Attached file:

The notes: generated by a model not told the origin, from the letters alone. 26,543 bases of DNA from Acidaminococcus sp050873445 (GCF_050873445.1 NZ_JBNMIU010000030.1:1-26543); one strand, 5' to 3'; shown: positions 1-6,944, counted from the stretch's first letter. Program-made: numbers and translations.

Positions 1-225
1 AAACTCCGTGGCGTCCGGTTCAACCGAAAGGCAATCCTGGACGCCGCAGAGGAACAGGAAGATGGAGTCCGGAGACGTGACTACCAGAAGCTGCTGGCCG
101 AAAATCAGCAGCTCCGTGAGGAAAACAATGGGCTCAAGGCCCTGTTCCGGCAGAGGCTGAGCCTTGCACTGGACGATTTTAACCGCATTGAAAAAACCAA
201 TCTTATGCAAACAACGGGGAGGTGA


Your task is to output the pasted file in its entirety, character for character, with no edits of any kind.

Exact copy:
The notes: generated by a model not told the origin, from the letters alone. 26,543 bases of DNA from Acidaminococcus sp050873445 (GCF_050873445.1 NZ_JBNMIU010000030.1:1-26543); one strand, 5' to 3'; shown: positions 1-6,944, counted from the stretch's first letter. Program-made: numbers and translations.

Positions 1-225
1 AAACTCCGTGGCGTCCGGTTCAACCGAAAGGCAATCCTGGACGCCGCAGAGGAACAGGAAGATGGAGTCCGGAGACGTGACTACCAGAAGCTGCTGGCCG
101 AAAATCAGCAGCTCCGTGAGGAAAACAATGGGCTCAAGGCCCTGTTCCGGCAGAGGCTGAGCCTTGCACTGGACGATTTTAACCGCATTGAAAAAACCAA
201 TCTTATGCAAACAACGGGGAGGTGA